On Nov. 11, College Government President Kimberly Chia Yan Min ’19 announced the creation of an ad-hoc student committee designed to contribute to discussions about the new student demonstration policy. The committee will work in conjunction with Dean Sheilah Horton, Wellesley’s vice president and dean of students, to revise the controversial demonstration policy that was proposed, and eventually dissolved, at the start of the academic year.
Consisting of four cabinet members, two senators, six students from the general student body and one Honor Code Council member, the committee was officially assembled on Nov. 15. CG senators selected senators and student committee representatives from a pool of candidates that submitted applications online. Current committee members include CGP Kimberly Chia Yan Min ’19, Chief Justice Maya Nandakumar ’19, Multicultural Affairs Coordinator Hazel Wan Hei Leung ’20, CPLA Chair Ninan Pollock ’20, Honor Code Council member Kelsey Dunn ’21, Senator Caroline Alt ’21, Senator Jenna Hua ’22, and students Daniela Kreimerman-Arroyo ’19, Madeleine Wood ’19, Casey Melton ’19, Sophie Hurwitz ’21, Irena Preja ’21 and Becky Finkelstein ’21.
The students who are part of this committee will play an integral role in determining what is included in the revised demonstration policy, and ultimately how it is implemented. Speaking about the policy, Chia is most concerned with the restrictions it places on students. “My chief questions about the policy – which do stem from concerns – are regarding the demands it places on students who do want to hold a demonstration,” she said.
The original demonstration policy was dissolved, in part, because it lacked any student contribution. The original policy required students organizers to talk to Campus Police at least five days in advance of any demonstration to coordinate location and safety procedures. In addition, it prohibited any demonstrations that obstructed “essential college operations” and allowed Wellesley Town Police to intervene in cases of student protest under certain conditions.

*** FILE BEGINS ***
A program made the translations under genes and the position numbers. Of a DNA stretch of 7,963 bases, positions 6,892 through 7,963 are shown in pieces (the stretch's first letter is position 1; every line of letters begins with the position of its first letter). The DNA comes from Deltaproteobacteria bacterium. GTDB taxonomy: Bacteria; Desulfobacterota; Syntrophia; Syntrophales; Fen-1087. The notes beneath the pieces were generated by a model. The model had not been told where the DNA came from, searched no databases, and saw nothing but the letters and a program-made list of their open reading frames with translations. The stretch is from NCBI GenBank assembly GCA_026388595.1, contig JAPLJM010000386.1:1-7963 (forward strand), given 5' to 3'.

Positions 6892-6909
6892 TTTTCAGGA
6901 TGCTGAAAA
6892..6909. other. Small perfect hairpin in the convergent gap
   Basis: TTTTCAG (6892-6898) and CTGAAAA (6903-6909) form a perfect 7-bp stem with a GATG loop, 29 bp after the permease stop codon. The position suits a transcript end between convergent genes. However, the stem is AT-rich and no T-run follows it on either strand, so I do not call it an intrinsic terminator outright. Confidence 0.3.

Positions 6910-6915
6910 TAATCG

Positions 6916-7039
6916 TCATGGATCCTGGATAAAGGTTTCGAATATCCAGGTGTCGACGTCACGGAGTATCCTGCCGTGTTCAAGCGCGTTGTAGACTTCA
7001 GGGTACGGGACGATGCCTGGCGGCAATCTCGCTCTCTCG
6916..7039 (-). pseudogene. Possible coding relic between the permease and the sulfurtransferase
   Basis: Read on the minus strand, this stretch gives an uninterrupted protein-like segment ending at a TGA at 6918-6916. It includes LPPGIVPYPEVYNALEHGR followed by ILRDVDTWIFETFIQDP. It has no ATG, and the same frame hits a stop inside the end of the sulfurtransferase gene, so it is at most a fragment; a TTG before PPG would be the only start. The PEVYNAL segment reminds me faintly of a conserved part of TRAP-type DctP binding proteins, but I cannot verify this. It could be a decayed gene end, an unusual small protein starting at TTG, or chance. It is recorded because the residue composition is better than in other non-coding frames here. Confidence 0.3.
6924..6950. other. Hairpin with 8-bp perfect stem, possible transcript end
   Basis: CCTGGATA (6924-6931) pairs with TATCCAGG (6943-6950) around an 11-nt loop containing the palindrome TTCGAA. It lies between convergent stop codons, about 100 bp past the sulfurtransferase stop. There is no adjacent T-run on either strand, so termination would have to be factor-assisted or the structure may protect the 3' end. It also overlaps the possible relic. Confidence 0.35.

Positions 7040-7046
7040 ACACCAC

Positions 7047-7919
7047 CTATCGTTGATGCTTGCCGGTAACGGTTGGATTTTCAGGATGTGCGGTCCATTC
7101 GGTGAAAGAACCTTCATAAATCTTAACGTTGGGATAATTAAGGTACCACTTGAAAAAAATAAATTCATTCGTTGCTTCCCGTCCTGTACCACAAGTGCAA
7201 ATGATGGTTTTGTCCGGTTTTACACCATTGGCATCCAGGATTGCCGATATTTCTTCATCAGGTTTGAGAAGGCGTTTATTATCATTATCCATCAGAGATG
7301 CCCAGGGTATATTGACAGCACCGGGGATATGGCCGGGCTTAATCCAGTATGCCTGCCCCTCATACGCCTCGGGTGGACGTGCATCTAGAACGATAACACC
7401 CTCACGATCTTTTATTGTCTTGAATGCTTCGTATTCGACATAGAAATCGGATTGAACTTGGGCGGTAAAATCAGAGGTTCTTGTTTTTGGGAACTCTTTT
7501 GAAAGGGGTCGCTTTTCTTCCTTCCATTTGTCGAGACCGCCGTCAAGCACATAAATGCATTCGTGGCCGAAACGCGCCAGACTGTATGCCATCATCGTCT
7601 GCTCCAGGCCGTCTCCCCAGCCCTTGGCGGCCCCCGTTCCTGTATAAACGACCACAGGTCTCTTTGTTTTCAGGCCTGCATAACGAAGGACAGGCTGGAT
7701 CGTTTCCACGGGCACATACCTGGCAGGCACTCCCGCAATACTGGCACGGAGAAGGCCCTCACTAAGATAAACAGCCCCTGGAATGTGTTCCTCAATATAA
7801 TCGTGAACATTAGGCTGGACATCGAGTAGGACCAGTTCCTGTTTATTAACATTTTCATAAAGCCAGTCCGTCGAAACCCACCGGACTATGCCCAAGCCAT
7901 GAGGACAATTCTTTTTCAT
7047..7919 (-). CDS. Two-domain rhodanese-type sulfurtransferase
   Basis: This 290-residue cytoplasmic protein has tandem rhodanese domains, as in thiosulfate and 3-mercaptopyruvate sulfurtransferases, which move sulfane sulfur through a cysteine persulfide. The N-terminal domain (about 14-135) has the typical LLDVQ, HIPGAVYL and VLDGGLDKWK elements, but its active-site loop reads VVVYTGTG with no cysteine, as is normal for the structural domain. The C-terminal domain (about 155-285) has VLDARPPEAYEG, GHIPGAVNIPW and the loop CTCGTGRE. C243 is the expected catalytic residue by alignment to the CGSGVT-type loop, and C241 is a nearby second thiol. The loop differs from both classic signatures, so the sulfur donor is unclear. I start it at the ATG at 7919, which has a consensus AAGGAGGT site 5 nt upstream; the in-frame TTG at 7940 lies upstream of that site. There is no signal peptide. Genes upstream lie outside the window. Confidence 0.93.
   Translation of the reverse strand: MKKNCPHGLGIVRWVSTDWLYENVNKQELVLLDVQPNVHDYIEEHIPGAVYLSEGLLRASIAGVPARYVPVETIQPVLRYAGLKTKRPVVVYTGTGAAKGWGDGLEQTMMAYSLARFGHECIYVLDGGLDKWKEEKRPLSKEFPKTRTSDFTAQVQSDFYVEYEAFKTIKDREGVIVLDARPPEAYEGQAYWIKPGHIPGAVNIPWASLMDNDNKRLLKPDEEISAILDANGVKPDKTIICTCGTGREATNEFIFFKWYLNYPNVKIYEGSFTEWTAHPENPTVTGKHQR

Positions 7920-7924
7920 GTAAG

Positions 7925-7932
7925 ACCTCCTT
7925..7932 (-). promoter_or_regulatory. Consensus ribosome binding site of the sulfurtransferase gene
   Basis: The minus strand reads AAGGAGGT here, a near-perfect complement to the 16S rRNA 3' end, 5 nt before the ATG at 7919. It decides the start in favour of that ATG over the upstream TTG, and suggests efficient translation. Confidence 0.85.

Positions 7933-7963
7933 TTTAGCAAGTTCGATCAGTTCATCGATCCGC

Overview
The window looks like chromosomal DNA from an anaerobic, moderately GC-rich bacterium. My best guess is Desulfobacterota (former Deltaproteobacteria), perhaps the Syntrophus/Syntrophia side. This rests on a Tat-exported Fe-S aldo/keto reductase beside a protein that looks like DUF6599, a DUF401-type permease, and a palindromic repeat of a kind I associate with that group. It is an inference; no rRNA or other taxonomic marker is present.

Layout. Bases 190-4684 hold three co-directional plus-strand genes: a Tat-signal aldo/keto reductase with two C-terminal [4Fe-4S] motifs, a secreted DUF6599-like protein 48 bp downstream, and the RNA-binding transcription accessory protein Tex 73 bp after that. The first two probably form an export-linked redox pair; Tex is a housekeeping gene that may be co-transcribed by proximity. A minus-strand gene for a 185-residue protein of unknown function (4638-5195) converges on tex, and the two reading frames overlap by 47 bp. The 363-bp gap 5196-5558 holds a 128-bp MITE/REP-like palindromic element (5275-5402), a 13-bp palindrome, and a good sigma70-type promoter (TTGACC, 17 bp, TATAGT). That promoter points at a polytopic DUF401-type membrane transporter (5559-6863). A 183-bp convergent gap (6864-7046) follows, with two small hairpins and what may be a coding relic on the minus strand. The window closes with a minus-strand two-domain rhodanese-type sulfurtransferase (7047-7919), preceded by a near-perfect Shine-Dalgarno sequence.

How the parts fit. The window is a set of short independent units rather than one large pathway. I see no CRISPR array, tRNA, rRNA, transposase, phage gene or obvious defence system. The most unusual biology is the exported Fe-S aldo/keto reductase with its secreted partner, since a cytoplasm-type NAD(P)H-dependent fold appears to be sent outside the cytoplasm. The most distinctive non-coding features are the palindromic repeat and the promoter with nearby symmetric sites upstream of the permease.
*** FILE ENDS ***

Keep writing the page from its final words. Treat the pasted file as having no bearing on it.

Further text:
In a revised edition, students had the option of talking to a Dean instead of Campus Police, but most of the essential aspects of the policy remained the same. However, even that policy did not have any student input, and was again dissolved by the start of the school year. Chia expressed concern that the requirement to meet with a Dean or Campus Police before a protest might not be possible for students. “Can these demands (e.g. registering a demonstration beforehand, scheduling a meeting with campus police and/or a Dean) realistically be met at this present moment?” she asked.
Chia was also concerned with the original policy’s ambiguity about who would be administering the policy and disciplining students who break it. She states, “I think the role that those who are part of administering this policy needs to be clearly defined – besides defining what counts as being ‘disruptive,’ who is in the position to determine this?”
In her email to the student body at the beginning of the semester, President Johnson recognized the importance of student input to the discussion. “The process of drafting a final version of the policy will be a broadly consultative one, with opportunities for our community to give input and advice,” she states. Though plans are tentative, the group hopes to have a revised policy by the end of the fall semester.